I’ve been thinking a lot about opinions this month. My Twitter stream is filled with them. Opinions on #brexit, on Trump and Clinton, on sports and entertainment — you name it. And, more for the point of this column, opinions on digital marketing and the material we publish on Marketing Land and Search Engine Land.
As I type this, in fact, I’m engaging on Twitter with a well-respected, veteran marketer (and longtime reader) who voiced an opinion about David Rodnitzky’s recent column, Why ad blockers are not a threat to the online ad industry. In that column, Rodnitzky offers his opinion that — despite some recent statistics — “paranoia about the death of advertising as a result of ad blockers is greatly exaggerated.” It’s an interesting column — some parts of which I agree with, and some parts of which I don’t. And that’s fine, because not every opinion piece or analysis article that we publish should conform to my opinions, or the opinions of any other individual that works for Third Door Media.
Two other columns that we published this month led to similar discussions, but those discussions played out in very different ways and led us to remove one of them from our website. So I’d like to use this month’s Editor’s Desk column to talk about why we publish articles you may not always agree with, and what circumstances might lead us to take the drastic step of removing a column.
Technical SEO as “makeup”
Clayburn Griffin caused a stir with his Search Engine Land column, The role technical SEO should play: It’s makeup. We heard from very passionate, very smart SEOs who felt that the column was … well … any number of four-letter words that I won’t repeat here. The debate was loud on Twitter and Facebook, and it prompted a healthy internal discussion on how to proceed.
Personally, my past SEO experience tells me that technical SEO is much more than “makeup,” but I’m also aware that perhaps I’ve worked on different types of sites and projects, or in different industries than Griffin has. If his SEO experience suggests that technical SEO isn’t a “game changer” (his words), so be it. It’s an opinion I don’t agree with, and many of our editorial team felt the same way as me — but in this situation, we didn’t believe that the original column was “wrong” in the strictest sense of the word. It was an unpopular opinion, but I believe strongly in the right of individuals to have unpopular opinions.
The day the column published, we quickly saw reaction to it on Twitter. That prompted us to have an internal conversation about getting a second column offering a contrasting opinion. Within hours, Patrick Hathaway — one of the readers who was vocal about the original column — agreed to write one. His response, The role of technical SEO is “makeup”? Really? ran later the same week. So now we have both sides of the topic available, and I think that’s a Good Thing for our readers.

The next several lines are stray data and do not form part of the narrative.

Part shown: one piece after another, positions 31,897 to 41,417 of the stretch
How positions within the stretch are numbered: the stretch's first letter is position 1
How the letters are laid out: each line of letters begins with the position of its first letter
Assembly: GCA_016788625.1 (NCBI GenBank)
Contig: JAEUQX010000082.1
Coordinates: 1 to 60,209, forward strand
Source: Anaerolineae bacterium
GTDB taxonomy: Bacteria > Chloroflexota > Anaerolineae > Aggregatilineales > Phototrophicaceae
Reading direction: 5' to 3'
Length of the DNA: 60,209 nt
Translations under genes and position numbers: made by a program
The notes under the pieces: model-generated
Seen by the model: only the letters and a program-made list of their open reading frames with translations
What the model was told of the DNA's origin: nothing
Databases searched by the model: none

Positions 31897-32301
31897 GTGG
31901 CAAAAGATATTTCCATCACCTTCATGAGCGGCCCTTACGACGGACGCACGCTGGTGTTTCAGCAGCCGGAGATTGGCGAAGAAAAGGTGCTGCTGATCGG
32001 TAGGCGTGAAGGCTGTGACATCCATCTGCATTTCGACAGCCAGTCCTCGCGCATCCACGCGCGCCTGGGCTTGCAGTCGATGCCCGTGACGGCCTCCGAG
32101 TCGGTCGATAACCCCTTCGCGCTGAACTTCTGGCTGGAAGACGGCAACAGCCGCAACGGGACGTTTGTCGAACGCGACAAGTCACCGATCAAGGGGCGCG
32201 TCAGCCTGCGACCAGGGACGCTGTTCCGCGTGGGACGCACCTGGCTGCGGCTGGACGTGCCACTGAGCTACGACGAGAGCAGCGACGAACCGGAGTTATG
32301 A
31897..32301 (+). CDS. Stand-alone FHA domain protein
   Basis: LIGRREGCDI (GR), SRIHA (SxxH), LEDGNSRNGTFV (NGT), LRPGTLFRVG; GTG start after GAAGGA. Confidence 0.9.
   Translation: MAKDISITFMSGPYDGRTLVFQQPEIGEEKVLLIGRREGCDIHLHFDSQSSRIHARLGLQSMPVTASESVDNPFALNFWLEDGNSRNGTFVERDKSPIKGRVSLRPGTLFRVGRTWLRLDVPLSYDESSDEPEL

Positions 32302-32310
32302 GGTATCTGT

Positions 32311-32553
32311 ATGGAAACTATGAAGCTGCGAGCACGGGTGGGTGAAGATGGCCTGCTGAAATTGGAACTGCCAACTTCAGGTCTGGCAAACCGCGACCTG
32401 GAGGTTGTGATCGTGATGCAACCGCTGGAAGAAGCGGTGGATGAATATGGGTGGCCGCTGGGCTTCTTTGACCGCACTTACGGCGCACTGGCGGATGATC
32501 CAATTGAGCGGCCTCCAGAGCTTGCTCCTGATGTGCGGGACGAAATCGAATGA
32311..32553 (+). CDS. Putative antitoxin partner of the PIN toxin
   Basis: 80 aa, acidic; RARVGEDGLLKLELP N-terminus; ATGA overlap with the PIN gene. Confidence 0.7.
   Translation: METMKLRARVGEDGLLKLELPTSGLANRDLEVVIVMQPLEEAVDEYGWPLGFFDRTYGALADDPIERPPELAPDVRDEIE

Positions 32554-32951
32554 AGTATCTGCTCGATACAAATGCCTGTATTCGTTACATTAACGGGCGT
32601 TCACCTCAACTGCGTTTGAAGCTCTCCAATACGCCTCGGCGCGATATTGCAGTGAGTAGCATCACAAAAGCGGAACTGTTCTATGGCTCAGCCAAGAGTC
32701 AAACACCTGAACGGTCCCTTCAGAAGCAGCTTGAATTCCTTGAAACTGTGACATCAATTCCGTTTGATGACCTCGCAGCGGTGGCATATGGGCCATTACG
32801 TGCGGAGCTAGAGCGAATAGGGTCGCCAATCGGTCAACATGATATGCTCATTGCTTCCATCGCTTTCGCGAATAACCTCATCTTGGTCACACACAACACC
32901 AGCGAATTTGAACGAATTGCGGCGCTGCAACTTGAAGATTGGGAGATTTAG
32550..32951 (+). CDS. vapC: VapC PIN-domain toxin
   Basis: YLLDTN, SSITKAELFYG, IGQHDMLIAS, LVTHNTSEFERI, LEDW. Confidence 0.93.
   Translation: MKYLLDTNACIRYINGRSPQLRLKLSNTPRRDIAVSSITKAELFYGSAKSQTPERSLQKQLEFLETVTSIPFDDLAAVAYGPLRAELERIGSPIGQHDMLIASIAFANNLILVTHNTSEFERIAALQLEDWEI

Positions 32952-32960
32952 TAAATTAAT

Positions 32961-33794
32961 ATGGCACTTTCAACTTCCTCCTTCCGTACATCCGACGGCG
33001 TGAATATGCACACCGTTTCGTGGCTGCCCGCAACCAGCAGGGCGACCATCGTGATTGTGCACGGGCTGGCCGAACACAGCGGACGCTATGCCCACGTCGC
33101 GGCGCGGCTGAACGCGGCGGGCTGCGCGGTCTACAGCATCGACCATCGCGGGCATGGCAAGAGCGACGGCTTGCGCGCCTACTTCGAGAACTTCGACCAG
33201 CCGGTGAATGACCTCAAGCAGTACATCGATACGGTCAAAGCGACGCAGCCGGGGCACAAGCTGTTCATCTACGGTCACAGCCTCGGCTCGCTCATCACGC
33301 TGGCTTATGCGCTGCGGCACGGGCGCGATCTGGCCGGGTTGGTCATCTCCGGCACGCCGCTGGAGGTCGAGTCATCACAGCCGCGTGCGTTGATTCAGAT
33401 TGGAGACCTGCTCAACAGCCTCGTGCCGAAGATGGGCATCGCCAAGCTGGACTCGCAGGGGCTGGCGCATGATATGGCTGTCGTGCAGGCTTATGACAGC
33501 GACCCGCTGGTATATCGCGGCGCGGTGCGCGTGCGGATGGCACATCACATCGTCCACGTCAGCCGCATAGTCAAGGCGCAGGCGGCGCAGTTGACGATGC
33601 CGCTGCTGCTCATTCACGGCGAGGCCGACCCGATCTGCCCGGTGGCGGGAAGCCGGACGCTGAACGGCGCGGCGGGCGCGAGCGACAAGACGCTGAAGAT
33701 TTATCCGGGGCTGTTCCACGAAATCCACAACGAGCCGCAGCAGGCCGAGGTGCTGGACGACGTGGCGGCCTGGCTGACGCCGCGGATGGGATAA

There was another column published this month that also led to a lot of debate, but this one led us to make the rare decision to remove it from the site.
Local SEO for service area businesses
One of our Local SEO columnists caused a similar stir with an article offering two tactics to help local “service area” businesses — i.e., businesses that serve more than the city where they’re located — improve visibility in Google’s local search results. This is a common challenge that is almost always asked about when I host local search sessions at our SMX conferences, so it’s a worthy topic for our columnists to tackle.
The issue in this case wasn’t the author’s opinion; it was that the author went too far and offered a questionable tactic. Some trusted and respected local search marketers pointed this out to us after the column was published, prompting a healthy internal discussion like the one I described above. We decided that, although the tactic in question isn’t specifically called out in Google’s local business guidelines, it did go against the spirit of those guidelines.
To be clear, we messed up here. We reviewed and edited the column before publishing (as we do with all columns) and researched Google’s guidelines, but the tactic didn’t raise a red flag like it should have. During our internal discussion, we decided the right thing to do was to remove the column entirely and replace it with an explanation and apology about what happened.
One of our responsibilities is to present all sides to a story, and multiple opinions and viewpoints in the analyses that we and our contributing columnists publish. We won’t always get every article right; no publication does. When we get it wrong, we’ll always do our best to correct and make right what was wrong. We also won’t always publish opinions that you agree with … but we’re okay with that. And we ask you to be okay with it, too.
This is the fourth edition of From the Editor’s Desk. It’s a monthly column where we’re going to talk directly with our readers about the work we do (and why we do it) on both Marketing Land and Search Engine Land. If you have a question or topic you’d like us to write about, I’d love to hear from you. Feel free to tweet to me (@mattmcgee) or send me an email through this website. Use the contact page and choose my name from the dropdown menu.
Thanks again for reading!